Events great for kids, May 22–28

   

     A bilingual read-aloud program starts with a story about a tiger to promote Together In Getting Everyone Reading (as in: Tiger).

     Free. Wednesday afternoon from 4 to 5 at the Dyckman Farmhouse Museum in Inwood on Broadway at 204th Street. Also on May 31.

 

 

 

 

 

     Celebrate Black Music Month in the Heights with an evening of music trivia. Snippets from songs of the ’70s, ’80s, and ’90s will be played as individuals compete to name the tune.

     Contact (212) 360-1430 or accessibility@parks.nyc.gov for more information regarding accessibility.

     Free. Tuesday night from 6 to 8 in the Recreation Center of J. Hood Wright Park in Lowe WaHi at 351 Fort Washington Avenue at 174th Street.

 

 

     The Washington Heights Music Fest in collaboration with W.H.A.M. hosts a monthly open mic for artists, poets, singers, writers and performers. Refreshments will be provided.

     All ages are welcome, so the acts should be appropriate for everyone. 

     The first monthly musical open mic will be followed by session on the first Fridays of the month. Hosted by Jason Rosario.

     $5. Friday night from 6 to 9 at the Word Up Community Book Shop in Lower WaHi on Amsterdam Avenue at 165th Street. On the first Friday of the month.

 

 

Planning ahead

     Do you have a child who’s interested in soccer? The Uptown Soccer Academy has what you need.

     The group meets twice a week on the Dyckman Fields for practice. Children ages 6 through 16 learn the basics and hone their skills. In the winter, practice moves indoors. There’s a summer camp, too.

     Free. Monday and Friday afternoons from 4:30 to 6.

 

 

     Take your kids to a community book shop to hear their favorite stories read out loud by experienced, trained readers. Just like their teachers in the classroom, but with new faces and new friends.

     Free. Saturday mornings at 11 at the Word Up Community Book Shop/Librería Comunitaria, in Lower WaHi on Amsterdam Avenue at 165th Street.

 

 

     Spend part of your summer on the Hudson’s edge, helping out with the New York City fish count.

     As part of the annual World Science Festival, volunteers and scientists will wade into the Hudson River to collect and count the species of fish we find.

     How will the site near Jeffrey’s Hook differ from others? Join budding ichthyologists for a hand-on waterside science project.

     Free. Saturday, June 3, from 11 to 1 in Fort Washington Park; enter from Plaza Lafayette in Hudson Heights.

 

 

 

     Explore the natural world around you in the great oudoors! 
     This expedition examines a bunch of plant-based experiments—how they grow, what they look like inside. When you’re done, you may take home your own potted herb.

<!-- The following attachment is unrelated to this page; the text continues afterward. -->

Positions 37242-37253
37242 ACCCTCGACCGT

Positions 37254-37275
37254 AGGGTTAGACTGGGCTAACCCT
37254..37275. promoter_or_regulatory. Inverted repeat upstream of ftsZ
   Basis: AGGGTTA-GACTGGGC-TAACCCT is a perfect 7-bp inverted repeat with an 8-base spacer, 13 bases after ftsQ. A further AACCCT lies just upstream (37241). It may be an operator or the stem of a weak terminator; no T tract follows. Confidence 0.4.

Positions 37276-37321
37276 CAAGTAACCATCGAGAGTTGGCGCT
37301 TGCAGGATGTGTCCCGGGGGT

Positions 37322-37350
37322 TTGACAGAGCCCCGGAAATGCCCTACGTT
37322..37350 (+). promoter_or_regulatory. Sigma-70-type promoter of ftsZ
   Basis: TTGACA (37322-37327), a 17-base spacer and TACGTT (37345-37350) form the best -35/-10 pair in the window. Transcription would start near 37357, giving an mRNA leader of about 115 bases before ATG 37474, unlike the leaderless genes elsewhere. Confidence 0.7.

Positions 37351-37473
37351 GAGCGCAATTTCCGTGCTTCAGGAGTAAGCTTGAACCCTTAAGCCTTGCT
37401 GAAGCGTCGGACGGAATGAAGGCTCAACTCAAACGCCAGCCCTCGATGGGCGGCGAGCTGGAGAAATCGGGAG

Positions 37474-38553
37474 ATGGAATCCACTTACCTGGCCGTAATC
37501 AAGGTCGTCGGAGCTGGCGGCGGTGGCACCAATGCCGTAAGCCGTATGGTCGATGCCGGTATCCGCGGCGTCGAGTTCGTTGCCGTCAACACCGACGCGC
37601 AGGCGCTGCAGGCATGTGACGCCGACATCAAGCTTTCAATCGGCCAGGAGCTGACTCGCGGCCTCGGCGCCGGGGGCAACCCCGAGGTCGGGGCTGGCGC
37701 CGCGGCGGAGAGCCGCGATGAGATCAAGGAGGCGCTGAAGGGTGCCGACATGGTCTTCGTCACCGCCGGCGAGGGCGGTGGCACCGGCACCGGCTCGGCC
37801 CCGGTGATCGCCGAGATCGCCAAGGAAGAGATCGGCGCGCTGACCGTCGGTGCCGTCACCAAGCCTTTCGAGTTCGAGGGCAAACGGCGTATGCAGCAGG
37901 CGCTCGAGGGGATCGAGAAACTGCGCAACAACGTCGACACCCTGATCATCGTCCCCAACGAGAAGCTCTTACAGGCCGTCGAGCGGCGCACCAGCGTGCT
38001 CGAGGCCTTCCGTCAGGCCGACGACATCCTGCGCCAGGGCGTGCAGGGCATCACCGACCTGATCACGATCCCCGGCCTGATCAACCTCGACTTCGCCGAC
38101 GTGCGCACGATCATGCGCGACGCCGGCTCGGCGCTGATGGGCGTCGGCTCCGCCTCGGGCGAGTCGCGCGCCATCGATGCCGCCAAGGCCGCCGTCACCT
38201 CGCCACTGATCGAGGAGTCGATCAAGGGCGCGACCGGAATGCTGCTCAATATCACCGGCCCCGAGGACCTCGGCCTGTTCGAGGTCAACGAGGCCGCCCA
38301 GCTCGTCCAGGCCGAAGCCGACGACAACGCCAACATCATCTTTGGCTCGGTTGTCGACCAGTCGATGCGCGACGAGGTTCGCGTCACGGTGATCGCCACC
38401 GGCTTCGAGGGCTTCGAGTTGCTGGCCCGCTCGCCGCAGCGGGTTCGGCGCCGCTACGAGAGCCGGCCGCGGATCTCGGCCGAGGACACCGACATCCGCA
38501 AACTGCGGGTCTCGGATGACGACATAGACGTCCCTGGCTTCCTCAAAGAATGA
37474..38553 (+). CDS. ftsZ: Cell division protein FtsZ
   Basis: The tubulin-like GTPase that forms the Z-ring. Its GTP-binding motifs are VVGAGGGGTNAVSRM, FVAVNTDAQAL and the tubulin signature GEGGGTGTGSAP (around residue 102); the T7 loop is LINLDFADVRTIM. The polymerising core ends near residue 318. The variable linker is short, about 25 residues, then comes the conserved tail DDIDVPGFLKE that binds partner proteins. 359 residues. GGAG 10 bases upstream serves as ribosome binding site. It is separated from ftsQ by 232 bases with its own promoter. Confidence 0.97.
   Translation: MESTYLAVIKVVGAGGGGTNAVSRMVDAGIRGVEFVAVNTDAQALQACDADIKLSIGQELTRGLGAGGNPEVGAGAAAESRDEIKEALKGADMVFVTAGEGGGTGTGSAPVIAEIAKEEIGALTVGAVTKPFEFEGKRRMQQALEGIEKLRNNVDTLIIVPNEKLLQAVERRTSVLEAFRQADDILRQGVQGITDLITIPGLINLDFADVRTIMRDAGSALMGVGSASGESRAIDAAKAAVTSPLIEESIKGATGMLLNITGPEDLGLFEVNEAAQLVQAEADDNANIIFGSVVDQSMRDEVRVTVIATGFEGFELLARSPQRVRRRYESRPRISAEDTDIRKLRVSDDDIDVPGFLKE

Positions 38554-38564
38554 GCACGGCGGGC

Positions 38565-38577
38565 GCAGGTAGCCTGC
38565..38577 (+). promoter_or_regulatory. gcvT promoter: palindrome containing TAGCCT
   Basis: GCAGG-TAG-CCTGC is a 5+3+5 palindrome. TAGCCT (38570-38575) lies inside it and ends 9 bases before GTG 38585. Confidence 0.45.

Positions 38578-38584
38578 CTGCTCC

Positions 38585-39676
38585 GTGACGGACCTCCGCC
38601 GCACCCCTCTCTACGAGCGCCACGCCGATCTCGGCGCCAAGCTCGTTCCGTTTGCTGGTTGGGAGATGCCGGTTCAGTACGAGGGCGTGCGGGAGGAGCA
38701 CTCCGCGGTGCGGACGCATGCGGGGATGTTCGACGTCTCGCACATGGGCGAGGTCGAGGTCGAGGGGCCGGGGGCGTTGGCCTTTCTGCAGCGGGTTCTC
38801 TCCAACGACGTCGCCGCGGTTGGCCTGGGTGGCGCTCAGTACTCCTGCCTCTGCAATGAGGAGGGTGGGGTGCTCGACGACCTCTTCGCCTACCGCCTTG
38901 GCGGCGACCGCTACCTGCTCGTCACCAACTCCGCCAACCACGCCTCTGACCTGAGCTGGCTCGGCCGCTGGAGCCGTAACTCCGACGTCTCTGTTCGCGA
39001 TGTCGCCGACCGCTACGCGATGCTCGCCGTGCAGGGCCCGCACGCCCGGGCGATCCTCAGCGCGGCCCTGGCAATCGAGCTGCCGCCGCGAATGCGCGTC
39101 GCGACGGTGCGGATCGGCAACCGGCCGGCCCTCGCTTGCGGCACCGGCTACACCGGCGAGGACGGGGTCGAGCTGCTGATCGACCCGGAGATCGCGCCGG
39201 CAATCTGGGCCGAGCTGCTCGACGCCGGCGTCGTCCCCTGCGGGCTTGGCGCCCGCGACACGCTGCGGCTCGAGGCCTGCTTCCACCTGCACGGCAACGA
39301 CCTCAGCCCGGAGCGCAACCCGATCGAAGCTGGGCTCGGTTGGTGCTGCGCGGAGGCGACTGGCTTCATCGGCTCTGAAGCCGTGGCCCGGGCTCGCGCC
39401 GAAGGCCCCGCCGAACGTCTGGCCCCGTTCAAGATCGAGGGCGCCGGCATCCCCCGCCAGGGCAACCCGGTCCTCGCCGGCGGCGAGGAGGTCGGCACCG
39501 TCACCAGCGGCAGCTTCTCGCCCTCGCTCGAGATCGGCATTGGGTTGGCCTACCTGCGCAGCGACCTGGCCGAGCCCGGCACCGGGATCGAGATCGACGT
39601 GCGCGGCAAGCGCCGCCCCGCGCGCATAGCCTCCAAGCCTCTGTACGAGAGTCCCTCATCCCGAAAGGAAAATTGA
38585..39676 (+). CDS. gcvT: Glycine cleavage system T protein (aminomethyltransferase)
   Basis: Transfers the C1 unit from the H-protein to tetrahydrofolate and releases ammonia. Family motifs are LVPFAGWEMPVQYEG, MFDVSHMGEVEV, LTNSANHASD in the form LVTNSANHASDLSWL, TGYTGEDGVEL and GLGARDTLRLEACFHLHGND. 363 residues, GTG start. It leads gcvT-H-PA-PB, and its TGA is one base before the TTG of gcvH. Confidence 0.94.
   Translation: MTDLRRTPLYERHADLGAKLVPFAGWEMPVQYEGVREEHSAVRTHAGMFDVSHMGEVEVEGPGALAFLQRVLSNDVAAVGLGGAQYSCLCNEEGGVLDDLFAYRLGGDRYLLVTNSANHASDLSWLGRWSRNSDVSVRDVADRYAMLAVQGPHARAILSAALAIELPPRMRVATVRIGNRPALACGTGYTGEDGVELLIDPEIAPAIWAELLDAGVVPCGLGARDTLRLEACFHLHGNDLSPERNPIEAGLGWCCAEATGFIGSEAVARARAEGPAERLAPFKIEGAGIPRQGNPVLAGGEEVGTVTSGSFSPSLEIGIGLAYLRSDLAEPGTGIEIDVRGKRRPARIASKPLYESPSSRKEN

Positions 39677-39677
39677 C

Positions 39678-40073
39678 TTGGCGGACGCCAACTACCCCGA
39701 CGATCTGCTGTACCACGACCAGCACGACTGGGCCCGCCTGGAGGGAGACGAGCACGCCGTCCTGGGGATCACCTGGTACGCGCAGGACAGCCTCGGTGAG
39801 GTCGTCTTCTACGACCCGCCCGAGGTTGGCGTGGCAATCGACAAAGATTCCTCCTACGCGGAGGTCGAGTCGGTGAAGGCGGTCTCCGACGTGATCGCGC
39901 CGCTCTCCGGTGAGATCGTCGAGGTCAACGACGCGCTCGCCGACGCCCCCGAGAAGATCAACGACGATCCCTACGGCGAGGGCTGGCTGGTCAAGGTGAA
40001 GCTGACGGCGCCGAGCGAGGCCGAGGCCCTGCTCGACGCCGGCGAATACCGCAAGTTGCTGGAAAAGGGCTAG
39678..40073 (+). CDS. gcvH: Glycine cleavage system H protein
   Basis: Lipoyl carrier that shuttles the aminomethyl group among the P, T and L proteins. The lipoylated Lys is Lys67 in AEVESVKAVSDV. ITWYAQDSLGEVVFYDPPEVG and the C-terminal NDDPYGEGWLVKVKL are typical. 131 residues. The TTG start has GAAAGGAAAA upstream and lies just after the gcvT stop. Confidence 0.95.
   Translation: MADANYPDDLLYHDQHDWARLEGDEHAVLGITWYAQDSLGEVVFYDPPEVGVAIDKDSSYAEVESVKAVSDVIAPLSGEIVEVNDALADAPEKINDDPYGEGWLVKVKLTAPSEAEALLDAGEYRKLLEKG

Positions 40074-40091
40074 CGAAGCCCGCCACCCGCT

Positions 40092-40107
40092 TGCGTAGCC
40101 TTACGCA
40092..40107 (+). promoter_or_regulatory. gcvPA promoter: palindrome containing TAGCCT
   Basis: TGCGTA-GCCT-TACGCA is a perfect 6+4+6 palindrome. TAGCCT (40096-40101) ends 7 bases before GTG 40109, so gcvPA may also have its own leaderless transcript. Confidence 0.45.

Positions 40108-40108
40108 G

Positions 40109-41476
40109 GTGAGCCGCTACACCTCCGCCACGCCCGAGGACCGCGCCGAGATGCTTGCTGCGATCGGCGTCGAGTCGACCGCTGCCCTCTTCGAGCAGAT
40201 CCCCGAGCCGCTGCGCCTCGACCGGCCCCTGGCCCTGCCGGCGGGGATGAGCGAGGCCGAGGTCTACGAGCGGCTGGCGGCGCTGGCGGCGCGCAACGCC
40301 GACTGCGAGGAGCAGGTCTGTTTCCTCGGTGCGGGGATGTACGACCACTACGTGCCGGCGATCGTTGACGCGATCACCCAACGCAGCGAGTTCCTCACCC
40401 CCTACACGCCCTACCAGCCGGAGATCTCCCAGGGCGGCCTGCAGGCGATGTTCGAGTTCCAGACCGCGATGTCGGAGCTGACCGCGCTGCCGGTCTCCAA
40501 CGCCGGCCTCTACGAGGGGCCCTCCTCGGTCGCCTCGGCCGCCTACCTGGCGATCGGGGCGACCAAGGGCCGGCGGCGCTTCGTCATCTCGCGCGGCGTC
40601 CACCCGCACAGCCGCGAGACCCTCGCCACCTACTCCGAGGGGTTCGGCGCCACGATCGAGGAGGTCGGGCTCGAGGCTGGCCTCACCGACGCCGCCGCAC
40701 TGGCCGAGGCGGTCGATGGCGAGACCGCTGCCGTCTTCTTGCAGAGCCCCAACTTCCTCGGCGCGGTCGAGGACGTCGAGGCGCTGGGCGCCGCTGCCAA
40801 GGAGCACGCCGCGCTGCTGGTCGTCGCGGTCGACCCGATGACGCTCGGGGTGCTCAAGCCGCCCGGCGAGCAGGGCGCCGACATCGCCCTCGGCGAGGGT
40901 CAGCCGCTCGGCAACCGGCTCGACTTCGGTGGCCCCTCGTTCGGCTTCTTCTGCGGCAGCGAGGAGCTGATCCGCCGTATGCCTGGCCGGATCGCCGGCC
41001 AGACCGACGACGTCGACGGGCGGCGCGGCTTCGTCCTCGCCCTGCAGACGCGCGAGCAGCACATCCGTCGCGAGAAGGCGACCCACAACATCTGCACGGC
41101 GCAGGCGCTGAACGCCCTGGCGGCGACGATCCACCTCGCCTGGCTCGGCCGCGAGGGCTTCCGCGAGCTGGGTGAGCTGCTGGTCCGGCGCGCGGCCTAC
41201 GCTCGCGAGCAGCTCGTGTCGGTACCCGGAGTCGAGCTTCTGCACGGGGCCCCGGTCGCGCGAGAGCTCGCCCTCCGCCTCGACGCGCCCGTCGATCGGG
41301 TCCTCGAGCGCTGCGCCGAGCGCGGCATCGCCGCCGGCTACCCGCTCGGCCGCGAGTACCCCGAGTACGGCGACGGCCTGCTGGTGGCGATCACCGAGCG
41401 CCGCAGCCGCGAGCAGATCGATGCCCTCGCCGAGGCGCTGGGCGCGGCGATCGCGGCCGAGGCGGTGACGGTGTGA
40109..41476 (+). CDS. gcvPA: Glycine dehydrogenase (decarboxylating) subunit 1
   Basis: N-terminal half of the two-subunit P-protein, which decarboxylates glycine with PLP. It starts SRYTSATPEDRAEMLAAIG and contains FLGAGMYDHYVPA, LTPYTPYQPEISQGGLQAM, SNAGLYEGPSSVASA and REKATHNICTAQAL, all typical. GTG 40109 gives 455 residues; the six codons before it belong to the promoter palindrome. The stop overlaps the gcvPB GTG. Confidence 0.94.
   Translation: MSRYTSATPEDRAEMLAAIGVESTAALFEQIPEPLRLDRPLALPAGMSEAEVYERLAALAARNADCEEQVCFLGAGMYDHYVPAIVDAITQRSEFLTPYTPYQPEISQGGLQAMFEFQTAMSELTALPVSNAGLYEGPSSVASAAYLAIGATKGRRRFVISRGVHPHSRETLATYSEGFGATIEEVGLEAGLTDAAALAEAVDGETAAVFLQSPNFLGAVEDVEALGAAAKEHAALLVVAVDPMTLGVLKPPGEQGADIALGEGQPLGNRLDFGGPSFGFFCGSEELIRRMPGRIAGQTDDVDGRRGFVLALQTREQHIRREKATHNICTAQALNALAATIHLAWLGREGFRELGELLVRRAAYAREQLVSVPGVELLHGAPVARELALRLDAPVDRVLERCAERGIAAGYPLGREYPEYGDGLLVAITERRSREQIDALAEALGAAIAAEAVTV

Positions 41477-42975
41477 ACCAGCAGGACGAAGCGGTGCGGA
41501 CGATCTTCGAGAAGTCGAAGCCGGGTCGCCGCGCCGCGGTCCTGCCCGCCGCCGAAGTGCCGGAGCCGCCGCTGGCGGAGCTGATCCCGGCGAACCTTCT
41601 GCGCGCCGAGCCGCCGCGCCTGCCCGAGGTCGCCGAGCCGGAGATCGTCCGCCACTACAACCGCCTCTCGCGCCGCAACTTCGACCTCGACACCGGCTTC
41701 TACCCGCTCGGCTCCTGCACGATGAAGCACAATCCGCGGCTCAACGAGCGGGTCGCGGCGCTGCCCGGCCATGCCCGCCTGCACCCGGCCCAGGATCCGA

Space is limited to 15 children, ages 5 to 11. Reservations are required; please register by sending an email to RSVP@FortTryonParkTrust.org.

     Free. Saturday afternoon, June 3, from 1 to 2:30 on the Anne Loftus Playground in Inwood Hill Pakr.

 

 

     One of the most popular events in warm months is the Little Red Lighthouse Frestival.

     Named for the Jeffrey’s Hook Lighthouse, erected in 1880 and moved to its current site in 1921, the festival commemorates the children’s literary landmark The Little Red Lighthouse and the Great Gray Bridge.

     An Urban Park Ranger will be on hand to provide information about the history of the landmark while you tour the inside. Climging to the top attracts long lines, so the tour is first come, first served.

     Free. Saturday afternoon, June 3, from 1 to 4 in Fort Washington Park; enter from Hudson Heights at 181st Street and Plaza Lafayette.

 

 

     The annual Drums Along the Hudson began in 2002 as a traditional Pow Wow to celebrate Native American heritage and culture, and also to commemorate the Lenape people who first inhabited Inwood Hill Park, or Shorakapok (“edge of the water”).

     The event features Native American, Japanese, Brazilian, Flamenco, and Korean dancers and drummers from around the world, combining Native American heritage, culture and art with the diversity of New York City. Spanish, African, Brazilian, and Tibetan cultures will also be celebrated with food, music, and dancing. Activities include a Tree of Peace planting, international cuisine, Native American storytelling, a Pow Wow, crafts, and visits from Captain Planet.
     The event has attracted a growing audience, numbering from 400 in the first year to over 8,000 in recent years.
     Free. Sunday June 4, from 11 to 6, in Inwood Hill Park at Indian Road and 218th Street.

 

 

     The Dance Project of Washington Heights presents We Dance United.  

     Students of Dance Project of Washington Heights, ages 3 to 14, will perform ballet, tap and hip hop. The project is a non-profit community dance program offering pay-what-you-can classes for children and families of all backgrounds and income levels.

     $10 to $20; children under 5 free. Sunday afternoon, June 4, at 4 at the United Palace Theatre in Lower WaHi on Broadway and 175th Street.

 

 

     Word in the Heights is a teen open mic for spoken word artists, singers, rap artists, and others who want to share their voices and talents.

     Sign up to perform or come and enjoy a night of performances and music, by youth, for youth. Hosted by Word in the Heights alum Jilly Jillz.

     Free. Friday night, June 9, from 6 to 8 at Word Up Community Bookshop/Librería Comunitaria in Lower WaHi on Amsterdam Avenue at 165 Street.

 

 

     The classic story Charlotte’s Web becomes a musical with the Pied Piper Children’s Theatre.

     Written by Charles Strouse & Joseph Robinette, based on the book by Brooklynite E.B. White

     $10; students and seniors, $8. Saturdays, June 10 and 17, at 3 and 7, and Sunday June 11 and 18, at 4 at Holy Trinity Church in Inwood at 20 Cumming Street.

 

 

     Now in its 22nd year, the NYC Soccer Academy is committed to training players between the ages of 6 and 18 in the technical, tactical and functional aspects of soccer.